Researchers from the University of Texas
at Dallas and the Commonwealth Scientific and Industrial Research Organization
(CSIRO) in Australia have strengthened carbon nanotube yarn by introducing
a tight twist as the nanotubes are spun. The method taps the secret of
spinning discovered in the Late Stone Age: a tight twist produces a tough
Nanotubes are rolled-up sheets of carbon atoms that can be narrower
than a nanometer and stronger than steel by weight. A nanometer is one
millionth of a millimeter. Multiwall nanotubes contain several layers
of successively larger tubes.
The researchers showed that it was possible to spin forests of
multiwall nanotubes into multi-ply yarn that is as strong as 460 megapascals,
which is close to the strength of fibers used in bulletproof vests. The
technique produces yarn that can be knotted and that preserves the nanotubes'
useful electrical and optical properties, according to the researchers.
The yarn could be used in flexible clothing that protects the
wearer from ballistics, static discharge, and radio and microwave radiation.
It could also be used in materials to dampen mechanical vibrations, provide
structural reinforcement and efficiently dissipate heat. The yarn could
also be used as filaments for incandescent light, flexible wires, electronic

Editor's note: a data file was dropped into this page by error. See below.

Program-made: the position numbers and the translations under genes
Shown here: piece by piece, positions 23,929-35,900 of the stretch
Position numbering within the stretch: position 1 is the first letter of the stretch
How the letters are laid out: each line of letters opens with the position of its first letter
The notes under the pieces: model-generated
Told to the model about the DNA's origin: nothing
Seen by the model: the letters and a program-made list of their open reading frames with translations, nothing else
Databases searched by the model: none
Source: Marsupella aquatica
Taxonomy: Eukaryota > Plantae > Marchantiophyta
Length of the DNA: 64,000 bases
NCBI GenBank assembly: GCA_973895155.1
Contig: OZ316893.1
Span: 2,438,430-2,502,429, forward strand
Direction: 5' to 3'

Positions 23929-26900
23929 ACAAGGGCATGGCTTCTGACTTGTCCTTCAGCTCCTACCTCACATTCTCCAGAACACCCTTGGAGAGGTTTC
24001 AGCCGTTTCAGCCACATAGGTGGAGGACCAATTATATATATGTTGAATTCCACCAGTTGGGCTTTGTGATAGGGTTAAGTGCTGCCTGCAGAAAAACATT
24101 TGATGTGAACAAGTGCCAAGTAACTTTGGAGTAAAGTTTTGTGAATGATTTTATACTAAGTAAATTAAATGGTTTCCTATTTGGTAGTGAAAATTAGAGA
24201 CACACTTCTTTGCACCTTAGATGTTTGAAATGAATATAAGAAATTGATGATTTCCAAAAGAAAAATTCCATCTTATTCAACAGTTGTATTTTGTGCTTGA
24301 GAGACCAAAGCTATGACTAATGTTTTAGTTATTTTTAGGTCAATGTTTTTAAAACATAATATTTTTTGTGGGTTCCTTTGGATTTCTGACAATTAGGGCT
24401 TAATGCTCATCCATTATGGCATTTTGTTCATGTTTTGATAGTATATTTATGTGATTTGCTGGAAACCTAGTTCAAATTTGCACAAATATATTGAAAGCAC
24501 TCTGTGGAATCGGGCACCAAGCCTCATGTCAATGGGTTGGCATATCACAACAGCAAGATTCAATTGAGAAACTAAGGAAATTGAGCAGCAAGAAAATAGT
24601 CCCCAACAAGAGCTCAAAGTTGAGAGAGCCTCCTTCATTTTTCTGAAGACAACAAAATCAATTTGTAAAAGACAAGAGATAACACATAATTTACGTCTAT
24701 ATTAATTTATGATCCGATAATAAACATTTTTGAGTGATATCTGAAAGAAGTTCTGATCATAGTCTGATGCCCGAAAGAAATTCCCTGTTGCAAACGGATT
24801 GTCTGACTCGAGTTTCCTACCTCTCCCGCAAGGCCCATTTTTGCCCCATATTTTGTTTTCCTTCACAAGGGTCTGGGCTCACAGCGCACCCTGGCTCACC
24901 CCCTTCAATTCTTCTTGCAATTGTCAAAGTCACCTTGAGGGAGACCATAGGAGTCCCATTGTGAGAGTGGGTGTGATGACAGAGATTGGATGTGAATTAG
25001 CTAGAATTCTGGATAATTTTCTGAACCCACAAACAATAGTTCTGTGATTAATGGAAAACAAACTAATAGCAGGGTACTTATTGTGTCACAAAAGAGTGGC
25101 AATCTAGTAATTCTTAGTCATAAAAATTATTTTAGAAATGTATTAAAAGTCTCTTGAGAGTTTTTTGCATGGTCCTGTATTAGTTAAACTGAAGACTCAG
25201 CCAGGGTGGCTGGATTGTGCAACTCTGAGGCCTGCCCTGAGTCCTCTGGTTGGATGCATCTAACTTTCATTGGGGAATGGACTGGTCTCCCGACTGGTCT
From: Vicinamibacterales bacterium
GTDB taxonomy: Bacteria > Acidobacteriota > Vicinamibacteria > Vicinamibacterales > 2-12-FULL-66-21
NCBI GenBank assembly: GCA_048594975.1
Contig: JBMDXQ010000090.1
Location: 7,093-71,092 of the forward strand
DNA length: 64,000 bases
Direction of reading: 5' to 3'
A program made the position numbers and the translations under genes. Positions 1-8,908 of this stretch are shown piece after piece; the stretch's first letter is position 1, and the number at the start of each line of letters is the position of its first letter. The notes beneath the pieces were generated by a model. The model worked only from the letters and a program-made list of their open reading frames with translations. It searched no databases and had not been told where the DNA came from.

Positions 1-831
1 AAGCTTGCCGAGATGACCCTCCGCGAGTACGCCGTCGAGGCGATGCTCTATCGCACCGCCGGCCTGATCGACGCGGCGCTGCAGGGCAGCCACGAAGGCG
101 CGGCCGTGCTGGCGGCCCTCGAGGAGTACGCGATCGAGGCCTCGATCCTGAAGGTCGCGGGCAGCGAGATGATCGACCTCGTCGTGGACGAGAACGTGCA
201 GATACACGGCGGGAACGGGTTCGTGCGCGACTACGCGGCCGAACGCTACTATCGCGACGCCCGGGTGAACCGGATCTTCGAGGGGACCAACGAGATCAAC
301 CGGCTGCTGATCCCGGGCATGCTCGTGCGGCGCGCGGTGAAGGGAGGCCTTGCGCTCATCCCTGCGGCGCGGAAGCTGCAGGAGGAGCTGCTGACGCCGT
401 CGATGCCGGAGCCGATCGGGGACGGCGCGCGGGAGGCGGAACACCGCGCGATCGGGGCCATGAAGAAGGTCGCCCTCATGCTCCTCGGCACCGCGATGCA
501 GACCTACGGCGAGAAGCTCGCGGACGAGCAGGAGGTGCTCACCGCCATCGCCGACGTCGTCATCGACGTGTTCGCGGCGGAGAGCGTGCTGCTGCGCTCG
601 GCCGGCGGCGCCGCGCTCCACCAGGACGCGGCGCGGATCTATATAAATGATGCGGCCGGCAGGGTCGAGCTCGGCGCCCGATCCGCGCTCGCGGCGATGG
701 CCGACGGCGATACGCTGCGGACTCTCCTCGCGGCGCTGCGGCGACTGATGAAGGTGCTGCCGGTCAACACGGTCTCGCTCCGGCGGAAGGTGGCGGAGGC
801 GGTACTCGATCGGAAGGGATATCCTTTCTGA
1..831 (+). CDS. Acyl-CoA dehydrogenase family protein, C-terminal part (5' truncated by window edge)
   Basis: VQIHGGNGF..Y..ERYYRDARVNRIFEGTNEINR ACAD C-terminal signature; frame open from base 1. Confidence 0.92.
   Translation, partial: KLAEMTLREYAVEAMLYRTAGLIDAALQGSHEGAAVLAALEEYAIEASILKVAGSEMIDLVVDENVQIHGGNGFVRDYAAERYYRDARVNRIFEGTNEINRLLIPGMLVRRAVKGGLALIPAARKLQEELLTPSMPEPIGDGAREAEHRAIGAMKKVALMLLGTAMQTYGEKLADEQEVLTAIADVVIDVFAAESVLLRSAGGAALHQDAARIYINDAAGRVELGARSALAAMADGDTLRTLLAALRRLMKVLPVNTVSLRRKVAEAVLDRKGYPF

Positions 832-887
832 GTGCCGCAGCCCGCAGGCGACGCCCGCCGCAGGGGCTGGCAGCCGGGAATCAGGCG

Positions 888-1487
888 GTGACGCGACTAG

elements that could be woven into materials like textiles, artificial
muscle, and supercapacitors that store large amounts of electricity.
The researchers grew dense forests of vertical nanotubes ranging
from 8 to 15 nanometers in diameter and 300,000 nanometers, or 300 microns
tall. A nanometer is one millionth of a millimeter. Pulling at the edge
of the forest draws the nanotubes into filaments. Twisting the filaments
produces fibers. A 200-micron wide forest edge yields a two-micron diameter
fiber, and a 1-square-centimeter forest a 50-meter-long fiber, according
to the researchers.
The work appeared in the November 19, 2004 issue of Science.
For pure nanotubes add
Solar cell doubles as
Pure silicon laser debuts
toughens nanotube fiber
hydrogen on ice
Smart dust gets magnetic
carry big currents
View from the High Ground Q&A
How It Works
News | Blog
Buy an ad link